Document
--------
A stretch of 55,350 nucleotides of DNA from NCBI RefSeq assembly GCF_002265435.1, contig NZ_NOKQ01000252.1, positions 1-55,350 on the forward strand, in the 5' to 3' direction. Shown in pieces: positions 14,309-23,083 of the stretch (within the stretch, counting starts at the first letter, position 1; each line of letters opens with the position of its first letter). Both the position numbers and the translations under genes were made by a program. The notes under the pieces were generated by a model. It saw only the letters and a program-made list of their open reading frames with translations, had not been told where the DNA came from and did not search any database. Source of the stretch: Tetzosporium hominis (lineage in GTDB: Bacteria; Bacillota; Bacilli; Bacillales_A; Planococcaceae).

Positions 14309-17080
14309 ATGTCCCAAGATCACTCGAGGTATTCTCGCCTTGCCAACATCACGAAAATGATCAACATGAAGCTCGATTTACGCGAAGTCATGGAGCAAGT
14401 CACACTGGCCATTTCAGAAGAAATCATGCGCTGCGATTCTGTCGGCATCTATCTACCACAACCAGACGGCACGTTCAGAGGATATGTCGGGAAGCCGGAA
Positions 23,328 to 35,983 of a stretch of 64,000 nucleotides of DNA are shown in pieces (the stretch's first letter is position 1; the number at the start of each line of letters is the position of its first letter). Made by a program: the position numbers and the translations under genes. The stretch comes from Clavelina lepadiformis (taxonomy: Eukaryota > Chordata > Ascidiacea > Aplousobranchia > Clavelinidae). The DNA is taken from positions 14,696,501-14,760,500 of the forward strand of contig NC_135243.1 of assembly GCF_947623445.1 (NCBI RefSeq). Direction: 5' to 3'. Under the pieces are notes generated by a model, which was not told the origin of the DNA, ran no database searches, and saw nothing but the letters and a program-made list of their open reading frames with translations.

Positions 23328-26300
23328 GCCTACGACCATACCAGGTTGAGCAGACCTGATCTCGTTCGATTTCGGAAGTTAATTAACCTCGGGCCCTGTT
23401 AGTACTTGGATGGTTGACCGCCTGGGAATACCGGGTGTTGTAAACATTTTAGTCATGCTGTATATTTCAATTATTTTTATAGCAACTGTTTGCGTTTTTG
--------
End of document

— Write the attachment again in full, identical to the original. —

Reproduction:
A stretch of 55,350 nucleotides of DNA from NCBI RefSeq assembly GCF_002265435.1, contig NZ_NOKQ01000252.1, positions 1-55,350 on the forward strand, in the 5' to 3' direction. Shown in pieces: positions 14,309-23,083 of the stretch (within the stretch, counting starts at the first letter, position 1; each line of letters opens with the position of its first letter). Both the position numbers and the translations under genes were made by a program. The notes under the pieces were generated by a model. It saw only the letters and a program-made list of their open reading frames with translations, had not been told where the DNA came from and did not search any database. Source of the stretch: Tetzosporium hominis (lineage in GTDB: Bacteria; Bacillota; Bacilli; Bacillales_A; Planococcaceae).

Positions 14309-17080
14309 ATGTCCCAAGATCACTCGAGGTATTCTCGCCTTGCCAACATCACGAAAATGATCAACATGAAGCTCGATTTACGCGAAGTCATGGAGCAAGT
14401 CACACTGGCCATTTCAGAAGAAATCATGCGCTGCGATTCTGTCGGCATCTATCTACCACAACCAGACGGCACGTTCAGAGGATATGTCGGGAAGCCGGAA
Positions 23,328 to 35,983 of a stretch of 64,000 nucleotides of DNA are shown in pieces (the stretch's first letter is position 1; the number at the start of each line of letters is the position of its first letter). Made by a program: the position numbers and the translations under genes. The stretch comes from Clavelina lepadiformis (taxonomy: Eukaryota > Chordata > Ascidiacea > Aplousobranchia > Clavelinidae). The DNA is taken from positions 14,696,501-14,760,500 of the forward strand of contig NC_135243.1 of assembly GCF_947623445.1 (NCBI RefSeq). Direction: 5' to 3'. Under the pieces are notes generated by a model, which was not told the origin of the DNA, ran no database searches, and saw nothing but the letters and a program-made list of their open reading frames with translations.

Positions 23328-26300
23328 GCCTACGACCATACCAGGTTGAGCAGACCTGATCTCGTTCGATTTCGGAAGTTAATTAACCTCGGGCCCTGTT
23401 AGTACTTGGATGGTTGACCGCCTGGGAATACCGGGTGTTGTAAACATTTTAGTCATGCTGTATATTTCAATTATTTTTATAGCAACTGTTTGCGTTTTTG